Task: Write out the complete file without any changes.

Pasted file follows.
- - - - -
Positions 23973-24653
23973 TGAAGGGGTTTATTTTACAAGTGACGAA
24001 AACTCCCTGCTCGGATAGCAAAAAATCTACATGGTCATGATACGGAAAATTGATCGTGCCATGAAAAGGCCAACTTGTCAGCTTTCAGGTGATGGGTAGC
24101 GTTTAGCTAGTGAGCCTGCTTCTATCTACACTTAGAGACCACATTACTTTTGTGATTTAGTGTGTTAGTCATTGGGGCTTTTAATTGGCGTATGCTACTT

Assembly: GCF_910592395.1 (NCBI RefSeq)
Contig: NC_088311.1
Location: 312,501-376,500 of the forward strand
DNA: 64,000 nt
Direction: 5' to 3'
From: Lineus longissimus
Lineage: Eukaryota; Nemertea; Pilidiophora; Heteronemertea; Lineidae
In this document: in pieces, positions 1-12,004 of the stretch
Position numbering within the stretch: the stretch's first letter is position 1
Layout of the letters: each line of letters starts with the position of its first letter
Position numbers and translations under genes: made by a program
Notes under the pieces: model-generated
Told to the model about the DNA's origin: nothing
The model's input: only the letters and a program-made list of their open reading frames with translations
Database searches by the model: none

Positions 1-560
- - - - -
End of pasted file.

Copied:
Positions 23973-24653
23973 TGAAGGGGTTTATTTTACAAGTGACGAA
24001 AACTCCCTGCTCGGATAGCAAAAAATCTACATGGTCATGATACGGAAAATTGATCGTGCCATGAAAAGGCCAACTTGTCAGCTTTCAGGTGATGGGTAGC
24101 GTTTAGCTAGTGAGCCTGCTTCTATCTACACTTAGAGACCACATTACTTTTGTGATTTAGTGTGTTAGTCATTGGGGCTTTTAATTGGCGTATGCTACTT

Assembly: GCF_910592395.1 (NCBI RefSeq)
Contig: NC_088311.1
Location: 312,501-376,500 of the forward strand
DNA: 64,000 nt
Direction: 5' to 3'
From: Lineus longissimus
Lineage: Eukaryota; Nemertea; Pilidiophora; Heteronemertea; Lineidae
In this document: in pieces, positions 1-12,004 of the stretch
Position numbering within the stretch: the stretch's first letter is position 1
Layout of the letters: each line of letters starts with the position of its first letter
Position numbers and translations under genes: made by a program
Notes under the pieces: model-generated
Told to the model about the DNA's origin: nothing
The model's input: only the letters and a program-made list of their open reading frames with translations
Database searches by the model: none

Positions 1-560